Doing Things Right

by Stephen T. Messenger

January 1, 2021

I’ve been a runner now for many years typically hitting the pavement five times a week.  In periods where I run just to say I exercised; I rarely improve. I generally don’t see changes in my performance except preventing atrophy.  I can tell my coworkers I ran to impress them, but my body doesn’t show any increase in speed or endurance.  In this case, I am certainly doing the right thing by exercising, yet failing to show improvement.  However, in other periods in my life I deliberately place myself on a running plan.  The internet is flooded with the “Ultimate 5K Plan” or the “Runner’s Guide to a Half Marathon.”  When I follow a plan, my body improves, and I can visibly see my endurance, speed, or both increase week after week.  My purposeful intentions generate positive effects.  In this case, demonstrating improvement over time proves that I’m doing things right.

The military calls these metrics “measures of performance” or doing the right things and “measures of effectiveness” or doing things right.  Ideally, both measures are one and the same.  However, when they fail to align, leaders suffer unintended consequences such as stagnation, disgruntled workforce, or in my case, logging miles without getting any faster or in better shape.  Leaders must understand that the decisions and actions they make generate effects, both positive and negative.  Limited effects equate to limited success.

The Army defines a measure of performance as a way “to assess friendly actions that is tied to measuring task accomplishment.”[i]  The military is notorious for assigning mandatory training in a number of different areas.  For example, summer safety, human trafficking, and cyber security awareness classes are annual requirements.  Many of these classes are online and can be clicked through quite easily with limited knowledge retention.  Some do not require more than an acknowledgement that the information was viewed.  I would argue that a unit can have one hundred percent of its summer safety training completed without some members of the team improving their safety skills in preventing sunburn this year.  A unit’s achievement metrics may look good, but it’s hard to tell if they are any safer than before the training.  

The Army goes on to define a measure of effectiveness as a way “to assess changes in system behavior, capability, or operational environment that is tied to measuring the attainment of an end state, achievement of an objective, or creation of an effect.”  In laymen’s terms, it is a way to see if positive change is occurring.  Taking the previous example, measuring how many people were sunburned after training and comparing it to last year’s statistics could give you an indication of if the task accomplishment leads to benefits for your team.  In a more serious example, conducting meaningful sexual harassment training and seeing a rise in profound conversations outside the training environment will provide an indicator of generating positive effects.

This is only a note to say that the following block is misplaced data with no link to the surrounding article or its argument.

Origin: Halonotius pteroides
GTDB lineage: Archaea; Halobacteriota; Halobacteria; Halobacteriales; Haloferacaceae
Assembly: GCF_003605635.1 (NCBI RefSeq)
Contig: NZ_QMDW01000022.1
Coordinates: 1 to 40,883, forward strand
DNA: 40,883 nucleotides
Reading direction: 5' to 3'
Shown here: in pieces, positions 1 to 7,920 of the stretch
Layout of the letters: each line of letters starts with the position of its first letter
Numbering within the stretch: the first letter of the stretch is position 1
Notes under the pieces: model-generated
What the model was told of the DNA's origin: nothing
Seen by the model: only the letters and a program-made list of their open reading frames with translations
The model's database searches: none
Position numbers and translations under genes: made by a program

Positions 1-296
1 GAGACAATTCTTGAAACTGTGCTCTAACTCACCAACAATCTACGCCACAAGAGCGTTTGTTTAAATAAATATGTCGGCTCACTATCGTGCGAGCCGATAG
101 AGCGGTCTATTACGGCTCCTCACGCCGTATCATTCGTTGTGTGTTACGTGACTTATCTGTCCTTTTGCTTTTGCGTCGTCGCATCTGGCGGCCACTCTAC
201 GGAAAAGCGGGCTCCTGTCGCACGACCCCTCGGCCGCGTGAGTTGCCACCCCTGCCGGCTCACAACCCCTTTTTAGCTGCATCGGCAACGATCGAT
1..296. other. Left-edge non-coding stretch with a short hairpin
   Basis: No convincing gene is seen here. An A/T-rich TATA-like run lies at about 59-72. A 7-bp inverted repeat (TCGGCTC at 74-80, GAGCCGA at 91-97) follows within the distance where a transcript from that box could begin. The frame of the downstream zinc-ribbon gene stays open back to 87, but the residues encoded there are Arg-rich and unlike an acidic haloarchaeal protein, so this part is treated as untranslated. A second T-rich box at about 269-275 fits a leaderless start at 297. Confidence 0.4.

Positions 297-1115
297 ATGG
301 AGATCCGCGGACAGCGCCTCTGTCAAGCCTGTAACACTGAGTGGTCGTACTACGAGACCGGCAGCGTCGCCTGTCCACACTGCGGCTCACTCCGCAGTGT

Leaders must be careful not to confuse doing the right things with doing things right.  It is easy to stay busy at work.  However, every action must have a purposeful intent to improve the organization.  The intent may be as simple as building one more widget to sell, hence generating money.  This action has a positive effect.  Often times though, organizations perform tasks that have no positive outcome.  We can all remember a meeting we sat through that was entirely pointless.  The lack of planning, information flow, and purpose led the attendees to walk out of the room wondering aloud how they would get their hour back.  Your employees could have used that sixty-minute block brainstorm new ideas, encourage team members, or connect with a nascent business partner.

Leaders need to purposefully use theirs and their team’s time to generate positive effects.  If a meeting isn’t helping the organization, kill it.  When a client arrives that has no intention of purchasing goods, don’t meet him.  That thirty minutes at the gym where you say you went to the gym but really just walked around and looked at other people workout; yeah, stop doing that.  There are so many tasks we do on a daily basis just for the sake of completing a task.  Make sure that for every act you perform, there is goodness and positive effects that help advance your organization.  

[i] Army Doctrine Reference Publication 1-02, Terms and Military Symbols, February, 2015, pg 1-37.

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